Jeffrey Machtig, Star Tribune
Reflecting on foods of our ancestors
- Article by: ALLIE SHAH
- Star Tribune
- October 28, 2011 - 7:07 PM
Robert Karimi is a man on a food mission.
Through his comic alter ego, "Mero Cocinero Karimi," the playwright hopes to get people -- especially people of color -- thinking about their food roots.
By that, he means reflecting on where their ancestors came from and how they ate.
According to Karimi and many nutritionists, diabetes is on the rise among immigrants and their children.
The causes vary, but one theme is common: As immigrants adapt to their new homeland, they often abandon their old eating habits.
Some used to walk to get places and now find themselves sitting in a car all the time.
Others drank more water instead of soda or juice.
Many simply had more time to cook. Our go-go-go culture feeds our need for processed foods that can be devoured quickly.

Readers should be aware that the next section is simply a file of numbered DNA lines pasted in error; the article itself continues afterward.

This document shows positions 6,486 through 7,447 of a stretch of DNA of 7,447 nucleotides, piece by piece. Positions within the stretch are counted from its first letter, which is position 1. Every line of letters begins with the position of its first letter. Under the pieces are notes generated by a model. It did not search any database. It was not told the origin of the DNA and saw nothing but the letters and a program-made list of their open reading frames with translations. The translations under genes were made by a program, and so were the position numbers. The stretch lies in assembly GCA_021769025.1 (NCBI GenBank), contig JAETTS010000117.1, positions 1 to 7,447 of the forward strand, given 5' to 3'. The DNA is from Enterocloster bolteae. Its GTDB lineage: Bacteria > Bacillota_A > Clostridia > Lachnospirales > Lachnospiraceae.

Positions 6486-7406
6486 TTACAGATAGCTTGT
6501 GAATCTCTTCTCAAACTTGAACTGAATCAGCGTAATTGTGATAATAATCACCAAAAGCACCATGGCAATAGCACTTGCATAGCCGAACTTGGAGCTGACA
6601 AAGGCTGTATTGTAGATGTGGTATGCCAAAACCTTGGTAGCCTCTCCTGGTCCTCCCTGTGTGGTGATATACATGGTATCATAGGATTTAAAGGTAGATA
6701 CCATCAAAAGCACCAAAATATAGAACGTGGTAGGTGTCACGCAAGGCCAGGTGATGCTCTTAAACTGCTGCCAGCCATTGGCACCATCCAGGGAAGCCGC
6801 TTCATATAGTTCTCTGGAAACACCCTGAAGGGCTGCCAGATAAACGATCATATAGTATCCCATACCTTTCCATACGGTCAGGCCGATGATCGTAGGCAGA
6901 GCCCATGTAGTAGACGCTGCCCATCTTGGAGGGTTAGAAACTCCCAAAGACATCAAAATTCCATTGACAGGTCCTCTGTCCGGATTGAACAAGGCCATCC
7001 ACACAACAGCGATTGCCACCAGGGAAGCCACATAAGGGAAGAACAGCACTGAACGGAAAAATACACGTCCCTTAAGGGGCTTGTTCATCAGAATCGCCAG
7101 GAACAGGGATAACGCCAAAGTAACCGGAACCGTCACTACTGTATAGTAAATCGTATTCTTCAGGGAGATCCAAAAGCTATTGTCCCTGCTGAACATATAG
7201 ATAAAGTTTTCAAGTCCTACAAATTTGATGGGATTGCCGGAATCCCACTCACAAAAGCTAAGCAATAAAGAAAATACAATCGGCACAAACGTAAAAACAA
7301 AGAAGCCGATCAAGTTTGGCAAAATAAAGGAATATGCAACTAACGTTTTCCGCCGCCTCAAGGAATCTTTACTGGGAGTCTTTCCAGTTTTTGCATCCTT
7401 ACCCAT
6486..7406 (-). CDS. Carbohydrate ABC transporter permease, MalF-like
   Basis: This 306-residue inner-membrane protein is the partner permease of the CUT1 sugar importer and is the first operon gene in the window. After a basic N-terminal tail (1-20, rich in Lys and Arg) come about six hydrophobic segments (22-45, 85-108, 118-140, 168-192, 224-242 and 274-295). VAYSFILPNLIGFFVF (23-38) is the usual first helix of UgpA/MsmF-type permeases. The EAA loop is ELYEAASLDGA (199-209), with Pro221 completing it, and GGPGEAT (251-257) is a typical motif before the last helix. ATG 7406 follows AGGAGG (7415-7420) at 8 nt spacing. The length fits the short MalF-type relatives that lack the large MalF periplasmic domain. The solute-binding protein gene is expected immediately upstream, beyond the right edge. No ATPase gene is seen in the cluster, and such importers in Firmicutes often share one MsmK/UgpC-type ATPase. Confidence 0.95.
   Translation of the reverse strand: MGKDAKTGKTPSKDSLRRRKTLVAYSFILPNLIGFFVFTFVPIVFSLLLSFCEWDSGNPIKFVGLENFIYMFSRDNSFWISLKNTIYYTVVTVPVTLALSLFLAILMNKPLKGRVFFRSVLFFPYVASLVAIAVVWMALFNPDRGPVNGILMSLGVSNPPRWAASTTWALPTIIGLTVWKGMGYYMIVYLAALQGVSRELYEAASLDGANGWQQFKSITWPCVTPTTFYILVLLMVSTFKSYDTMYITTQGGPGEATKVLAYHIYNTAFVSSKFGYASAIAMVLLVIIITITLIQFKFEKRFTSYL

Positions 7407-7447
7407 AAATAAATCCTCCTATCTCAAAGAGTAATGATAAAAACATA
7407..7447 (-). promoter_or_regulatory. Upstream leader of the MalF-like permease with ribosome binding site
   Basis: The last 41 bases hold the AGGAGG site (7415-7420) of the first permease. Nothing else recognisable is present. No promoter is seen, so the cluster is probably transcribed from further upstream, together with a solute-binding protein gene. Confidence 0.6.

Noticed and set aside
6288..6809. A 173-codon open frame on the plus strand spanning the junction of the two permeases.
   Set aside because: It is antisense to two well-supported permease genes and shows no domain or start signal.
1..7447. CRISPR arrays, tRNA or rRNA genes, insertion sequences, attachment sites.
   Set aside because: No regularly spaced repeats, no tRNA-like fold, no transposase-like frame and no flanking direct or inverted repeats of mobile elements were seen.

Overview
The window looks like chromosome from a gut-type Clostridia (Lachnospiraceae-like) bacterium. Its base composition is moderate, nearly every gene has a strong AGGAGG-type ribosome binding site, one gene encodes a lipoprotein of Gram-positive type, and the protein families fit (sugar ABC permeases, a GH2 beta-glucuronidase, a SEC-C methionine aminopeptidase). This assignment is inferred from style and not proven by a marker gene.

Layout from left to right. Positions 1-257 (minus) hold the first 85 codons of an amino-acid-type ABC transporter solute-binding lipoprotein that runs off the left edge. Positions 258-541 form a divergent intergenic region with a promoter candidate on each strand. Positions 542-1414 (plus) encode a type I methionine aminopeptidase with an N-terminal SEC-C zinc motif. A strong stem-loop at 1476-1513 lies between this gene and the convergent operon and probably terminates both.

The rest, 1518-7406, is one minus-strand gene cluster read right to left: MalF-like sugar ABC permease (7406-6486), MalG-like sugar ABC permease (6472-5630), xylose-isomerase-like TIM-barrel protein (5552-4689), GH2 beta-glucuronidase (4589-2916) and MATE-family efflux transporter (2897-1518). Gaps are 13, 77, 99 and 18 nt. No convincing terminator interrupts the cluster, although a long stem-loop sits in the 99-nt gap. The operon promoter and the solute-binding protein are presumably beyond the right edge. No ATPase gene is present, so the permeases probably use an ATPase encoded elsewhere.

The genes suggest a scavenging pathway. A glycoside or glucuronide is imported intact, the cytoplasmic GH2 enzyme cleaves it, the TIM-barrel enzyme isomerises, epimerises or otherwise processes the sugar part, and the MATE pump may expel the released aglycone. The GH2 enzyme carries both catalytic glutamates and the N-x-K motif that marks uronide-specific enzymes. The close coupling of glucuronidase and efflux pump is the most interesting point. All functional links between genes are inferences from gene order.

Enter "Viva Las Roots," Karimi's upcoming cooking show at Intermedia Arts.
The show, which opens Saturday night, features a pop-up kitchen with seating for 50.
Through it, Karimi aims to teach audience members that eating ethnic foods can actually make them healthier.
The son of an Iranian father and Guatemalan mother, he got the idea for the show from personal experience: His father was recently diagnosed with Type 2 diabetes.
"It was interesting because as I interviewed people and we started talking about how they got Type 2, it wasn't one thing," Karimi said. "There are so many factors about living here that makes it happen."
While the menu remains a closely guarded secret, Karimi was willing to let a couple of things spill. The meal will have an Iranian-Guatemalan-Filipino-Mexican flavor. And he's going to introduce a new way to use injera -- a spongy bread from East Africa.
Tickets cost $15. Viva Las Roots runs Saturday and Sunday and from Nov. 2-5. Show time is at 7 p.m. Intermedia Arts is at 2822 Lyndale Av. S. in Minneapolis.
Allie Shah • 612-673-4488
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